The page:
A political leader, speaking of the rollout of COVID-19 vaccines, said he saw “light at the end of the tunnel,” as a way to express his hope that things will get better.
The cynic in me worries that light at the end of the tunnel is from an oncoming train. The optimist says, “Yes!”
My inner wannabe poet is drawn into a reverie about our fascination with light.
It seems to me the Christmas lights went up early this year. Some of our neighbours have kept them on since the beginning of COVID.
Light makes us feel better. We are drawn to it.
When this column “sees the light of day,” we will have already experienced the Winter Solstice. Did you see the Great Conjunction of Jupiter and Saturn? The internet brims over with photos of the marvelous lights and speculation that the apparent meeting of these planets in the southwestern sky was the cause, more than 2,000 years ago, of the Bethlehem Star.
Our view locally was obscured by the persistent cover of grey clouds. My inner cynic speaks up again and says, “that figures!” The image at the top of this column was captured by Joe Kungel, a Kingsville photographer, at Linden Beach. Joe says the sun is sitting at about the same position over the horizon as the conjunction, if it had been visible. It’s not the Star of Bethlehem but I’ll take it. I need all the light I can get.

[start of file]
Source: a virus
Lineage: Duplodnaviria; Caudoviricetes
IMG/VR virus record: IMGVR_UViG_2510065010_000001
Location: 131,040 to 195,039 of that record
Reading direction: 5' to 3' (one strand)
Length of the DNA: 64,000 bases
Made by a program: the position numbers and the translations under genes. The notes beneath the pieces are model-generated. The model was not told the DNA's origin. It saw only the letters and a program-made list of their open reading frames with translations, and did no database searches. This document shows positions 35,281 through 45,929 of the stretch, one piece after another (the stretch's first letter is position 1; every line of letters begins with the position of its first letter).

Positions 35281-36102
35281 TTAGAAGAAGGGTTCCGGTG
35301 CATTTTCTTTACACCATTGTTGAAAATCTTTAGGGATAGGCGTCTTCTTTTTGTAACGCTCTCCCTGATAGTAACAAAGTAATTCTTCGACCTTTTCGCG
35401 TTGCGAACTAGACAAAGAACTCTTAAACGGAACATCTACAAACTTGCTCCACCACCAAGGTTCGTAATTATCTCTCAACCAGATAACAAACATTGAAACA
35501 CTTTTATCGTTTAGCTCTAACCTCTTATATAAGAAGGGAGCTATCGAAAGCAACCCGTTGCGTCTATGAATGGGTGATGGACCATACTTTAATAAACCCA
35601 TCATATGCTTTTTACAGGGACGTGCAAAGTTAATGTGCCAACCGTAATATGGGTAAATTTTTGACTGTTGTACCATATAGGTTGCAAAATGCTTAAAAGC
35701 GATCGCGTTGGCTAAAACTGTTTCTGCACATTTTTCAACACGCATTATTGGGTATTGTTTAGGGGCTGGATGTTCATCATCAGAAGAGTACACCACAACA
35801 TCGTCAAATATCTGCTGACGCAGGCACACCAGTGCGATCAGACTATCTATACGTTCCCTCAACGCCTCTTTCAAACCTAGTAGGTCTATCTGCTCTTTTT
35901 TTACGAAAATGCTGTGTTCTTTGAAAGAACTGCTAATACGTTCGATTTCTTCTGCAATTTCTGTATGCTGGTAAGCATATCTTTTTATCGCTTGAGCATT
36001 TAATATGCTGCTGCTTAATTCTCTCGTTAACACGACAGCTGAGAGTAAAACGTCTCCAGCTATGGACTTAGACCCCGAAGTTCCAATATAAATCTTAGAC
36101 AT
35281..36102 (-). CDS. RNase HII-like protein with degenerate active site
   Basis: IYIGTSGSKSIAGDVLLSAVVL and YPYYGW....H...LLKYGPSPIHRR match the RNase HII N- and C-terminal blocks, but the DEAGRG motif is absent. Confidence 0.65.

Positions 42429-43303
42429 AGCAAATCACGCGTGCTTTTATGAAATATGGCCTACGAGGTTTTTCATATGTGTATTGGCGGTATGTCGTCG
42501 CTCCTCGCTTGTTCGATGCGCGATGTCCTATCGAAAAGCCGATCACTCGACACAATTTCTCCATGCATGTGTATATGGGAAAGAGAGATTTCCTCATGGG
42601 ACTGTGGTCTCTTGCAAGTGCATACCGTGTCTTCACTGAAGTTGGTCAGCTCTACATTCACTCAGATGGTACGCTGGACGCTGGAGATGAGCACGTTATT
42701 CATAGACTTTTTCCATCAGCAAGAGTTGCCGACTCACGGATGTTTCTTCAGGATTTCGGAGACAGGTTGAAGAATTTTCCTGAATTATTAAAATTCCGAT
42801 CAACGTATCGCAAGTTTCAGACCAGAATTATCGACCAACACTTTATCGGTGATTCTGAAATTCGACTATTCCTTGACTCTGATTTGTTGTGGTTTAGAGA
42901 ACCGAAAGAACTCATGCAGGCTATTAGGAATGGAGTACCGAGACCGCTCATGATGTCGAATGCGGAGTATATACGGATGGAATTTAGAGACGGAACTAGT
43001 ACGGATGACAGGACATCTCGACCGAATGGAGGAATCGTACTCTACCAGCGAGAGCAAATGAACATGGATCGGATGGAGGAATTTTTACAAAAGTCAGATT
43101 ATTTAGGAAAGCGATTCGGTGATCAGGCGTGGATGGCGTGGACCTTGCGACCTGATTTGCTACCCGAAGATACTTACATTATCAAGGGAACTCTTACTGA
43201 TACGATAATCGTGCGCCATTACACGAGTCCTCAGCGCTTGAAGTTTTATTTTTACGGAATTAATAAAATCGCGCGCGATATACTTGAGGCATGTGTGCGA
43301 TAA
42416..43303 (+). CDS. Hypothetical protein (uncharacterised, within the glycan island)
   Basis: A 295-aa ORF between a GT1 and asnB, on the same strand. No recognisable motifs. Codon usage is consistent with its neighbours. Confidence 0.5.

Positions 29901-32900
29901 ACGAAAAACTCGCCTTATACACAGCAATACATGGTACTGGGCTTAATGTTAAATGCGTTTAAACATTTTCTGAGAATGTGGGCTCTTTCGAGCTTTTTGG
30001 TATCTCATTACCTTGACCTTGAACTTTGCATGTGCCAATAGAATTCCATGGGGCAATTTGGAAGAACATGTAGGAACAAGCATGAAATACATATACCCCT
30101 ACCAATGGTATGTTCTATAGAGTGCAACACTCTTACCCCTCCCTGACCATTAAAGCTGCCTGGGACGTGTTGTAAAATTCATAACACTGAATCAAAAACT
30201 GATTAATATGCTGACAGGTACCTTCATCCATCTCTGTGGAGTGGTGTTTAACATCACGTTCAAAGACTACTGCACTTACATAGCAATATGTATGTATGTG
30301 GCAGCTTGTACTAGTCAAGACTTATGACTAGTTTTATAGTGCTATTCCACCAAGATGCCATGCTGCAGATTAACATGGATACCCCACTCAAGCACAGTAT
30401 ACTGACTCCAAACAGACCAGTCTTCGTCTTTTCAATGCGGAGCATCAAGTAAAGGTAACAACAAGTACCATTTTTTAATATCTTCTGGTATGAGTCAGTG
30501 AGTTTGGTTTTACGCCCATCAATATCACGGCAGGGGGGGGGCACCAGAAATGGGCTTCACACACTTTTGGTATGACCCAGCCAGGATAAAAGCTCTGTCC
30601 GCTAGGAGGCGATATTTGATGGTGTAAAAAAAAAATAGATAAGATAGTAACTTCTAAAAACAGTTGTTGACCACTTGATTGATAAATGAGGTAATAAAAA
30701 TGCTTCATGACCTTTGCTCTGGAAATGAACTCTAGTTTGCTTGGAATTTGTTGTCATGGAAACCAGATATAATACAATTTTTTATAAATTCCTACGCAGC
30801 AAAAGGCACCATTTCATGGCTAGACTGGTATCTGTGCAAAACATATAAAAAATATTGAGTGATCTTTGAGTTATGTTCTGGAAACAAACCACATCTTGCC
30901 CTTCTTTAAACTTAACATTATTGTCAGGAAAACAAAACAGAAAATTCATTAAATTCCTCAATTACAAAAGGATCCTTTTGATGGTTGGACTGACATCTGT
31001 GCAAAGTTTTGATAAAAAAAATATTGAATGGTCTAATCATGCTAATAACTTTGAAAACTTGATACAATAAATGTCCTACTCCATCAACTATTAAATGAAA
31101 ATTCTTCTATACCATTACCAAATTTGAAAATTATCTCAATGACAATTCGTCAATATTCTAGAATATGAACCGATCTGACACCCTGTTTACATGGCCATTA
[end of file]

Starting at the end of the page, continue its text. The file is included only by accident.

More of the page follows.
At this time of year there are, depending on who’s counting, somewhere between 10 and 29 distinct spiritual celebrations and religious festivals, from cultures around the globe. In many of them, ancient and modern, light represents hope, joy, new life, direction and wisdom.
We talk about enlightenment, and we hear the phrase “follow the light” and remember Dylan Thomas’s mournful “rage, rage, against the dying of the light.”
Each winter In the Northern Hemisphere we live through the waning of the light, and the shortening of days, that coincides with the end of a calendar year. The new year begins soon after the days have started to get longer again. The symbolism is powerful. The old year ran out of steam, and light, and with the birth of the new, energy is renewed.
Many of us will be happy to see the end of 2020. The year has been clouded over, in so many ways. But it has not all been darkness.
I was talking just two days before Christmas with friends who’ve founded and maintain the Community Pantry in Harrow. The church I serve gives them space to store food donations, so we see each other often.They picked the right year to start their charity, with so many families facing food insecurity in our COVID economy.
When Catie, Taylor, Steve and Teri talk about their work with Project Hope, their eyes literally light up. I see joy there, even when they tell me about families who live on the edge of darkness and despair. They don’t share names, and may not even know them. The Community Pantry is a place where people can be anonymous, and are free to pick up food and essentials, without strings or bureaucratic details to add to their worries.
Teri told me about a family that came seeking food two weeks ago, but returned this week with four bags of groceries to donate. They were grateful for the help they received and wanted to pay it forward.
We need light in our lives and the things light represents. When things cloud over and the darkness seems to be closing in, as it may seem to do for many as we live in this “grey zone” of a COVID lockdown, we need to be light for each other.
Darrow Woods is the minister at Harrow United Church. He lives in Kingsville.